Magnetic seizure therapy for the treatment of depression
Cognitive side effects limit the clinical utility of electroconvulsive therapy (ECT), the most effective and rapidly acting treatment for severe depression. Studies suggest that prefrontal cortical involvement may be important to preserving the efficacy of ECT, while seizure spread to the medial temporal lobes may be related to its amnestic side effects. However, the scalp and skull shunt the flow of electricity, limiting control over current spread with ECT. Magnetic fields enter the brain unimpeded, allowing enhanced control over the site of stimulation and seizure initiation compared to ECT. Magnetic seizure therapy (MST) involves the induction of a seizure under general anesthesia using high-frequency repetitive transcranial magnetic stimulation. MST was developed to reduce the cognitive side effect burden of convulsive therapy through focal seizure induction in the prefrontal cortex. Work to date supports the feasibility of MST in the nonhuman primate and in patients with depression. Preliminary results indicate that seizures induced with MST are more focal, result in less involvement of hippocampal and deep brain structures, and have a better acute side effect profile than those induced with ECT. Future directions for the clinical development of MST technology are discussed. Copyright © 2007 S. Karger AG, Basel.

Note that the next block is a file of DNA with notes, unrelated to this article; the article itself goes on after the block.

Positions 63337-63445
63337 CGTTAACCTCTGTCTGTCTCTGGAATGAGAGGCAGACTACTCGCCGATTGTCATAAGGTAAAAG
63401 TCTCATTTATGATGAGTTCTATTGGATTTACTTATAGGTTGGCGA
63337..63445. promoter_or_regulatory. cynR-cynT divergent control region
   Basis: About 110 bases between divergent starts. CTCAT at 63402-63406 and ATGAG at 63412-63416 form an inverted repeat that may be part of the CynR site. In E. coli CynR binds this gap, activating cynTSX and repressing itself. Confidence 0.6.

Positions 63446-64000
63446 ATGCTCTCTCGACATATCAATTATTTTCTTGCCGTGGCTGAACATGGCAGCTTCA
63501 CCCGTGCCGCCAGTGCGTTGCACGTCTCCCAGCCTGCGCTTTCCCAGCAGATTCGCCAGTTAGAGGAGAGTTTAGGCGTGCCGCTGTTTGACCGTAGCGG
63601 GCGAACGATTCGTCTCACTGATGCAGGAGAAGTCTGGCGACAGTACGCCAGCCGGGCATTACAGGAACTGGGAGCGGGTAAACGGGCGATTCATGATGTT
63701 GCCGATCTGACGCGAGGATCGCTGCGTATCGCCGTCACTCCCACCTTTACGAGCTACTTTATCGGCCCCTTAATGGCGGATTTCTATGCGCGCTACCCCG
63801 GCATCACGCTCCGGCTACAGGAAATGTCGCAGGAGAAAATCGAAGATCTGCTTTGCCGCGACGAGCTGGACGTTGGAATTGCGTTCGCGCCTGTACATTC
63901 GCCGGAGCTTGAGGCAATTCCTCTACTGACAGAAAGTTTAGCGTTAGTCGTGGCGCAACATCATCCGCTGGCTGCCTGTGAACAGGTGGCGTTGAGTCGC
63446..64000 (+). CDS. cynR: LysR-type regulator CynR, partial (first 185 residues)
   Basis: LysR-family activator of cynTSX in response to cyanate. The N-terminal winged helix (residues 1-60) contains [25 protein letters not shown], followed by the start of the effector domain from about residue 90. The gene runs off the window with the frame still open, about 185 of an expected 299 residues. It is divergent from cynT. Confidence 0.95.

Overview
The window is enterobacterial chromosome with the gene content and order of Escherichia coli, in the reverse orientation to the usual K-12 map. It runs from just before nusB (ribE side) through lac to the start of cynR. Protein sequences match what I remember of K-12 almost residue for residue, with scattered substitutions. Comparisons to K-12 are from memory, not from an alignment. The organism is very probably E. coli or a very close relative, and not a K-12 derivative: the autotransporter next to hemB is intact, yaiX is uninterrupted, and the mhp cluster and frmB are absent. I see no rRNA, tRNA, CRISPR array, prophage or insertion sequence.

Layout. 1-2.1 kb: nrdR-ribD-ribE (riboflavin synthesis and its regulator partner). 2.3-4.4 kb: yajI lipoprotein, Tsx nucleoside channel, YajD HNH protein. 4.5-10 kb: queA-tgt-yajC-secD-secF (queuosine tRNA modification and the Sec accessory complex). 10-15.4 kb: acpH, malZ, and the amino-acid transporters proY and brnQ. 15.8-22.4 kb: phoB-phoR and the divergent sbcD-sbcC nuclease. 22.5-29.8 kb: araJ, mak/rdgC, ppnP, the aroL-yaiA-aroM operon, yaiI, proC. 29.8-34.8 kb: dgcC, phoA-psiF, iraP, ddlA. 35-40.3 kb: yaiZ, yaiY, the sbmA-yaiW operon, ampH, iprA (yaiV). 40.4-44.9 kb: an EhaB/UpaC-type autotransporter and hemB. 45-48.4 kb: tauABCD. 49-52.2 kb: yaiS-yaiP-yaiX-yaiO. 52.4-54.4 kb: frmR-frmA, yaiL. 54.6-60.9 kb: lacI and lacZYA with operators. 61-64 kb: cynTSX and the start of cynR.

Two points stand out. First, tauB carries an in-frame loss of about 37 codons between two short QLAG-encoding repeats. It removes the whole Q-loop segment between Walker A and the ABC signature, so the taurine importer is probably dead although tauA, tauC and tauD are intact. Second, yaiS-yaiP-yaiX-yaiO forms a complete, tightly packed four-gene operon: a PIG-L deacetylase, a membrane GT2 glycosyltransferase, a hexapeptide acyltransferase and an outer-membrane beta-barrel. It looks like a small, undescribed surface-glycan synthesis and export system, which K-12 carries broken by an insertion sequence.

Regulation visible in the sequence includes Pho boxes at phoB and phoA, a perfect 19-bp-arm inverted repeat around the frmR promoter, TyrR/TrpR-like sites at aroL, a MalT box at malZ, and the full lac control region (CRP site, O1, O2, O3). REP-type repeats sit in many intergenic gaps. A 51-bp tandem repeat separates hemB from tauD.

Lisanby, SH; Peterchev, AV
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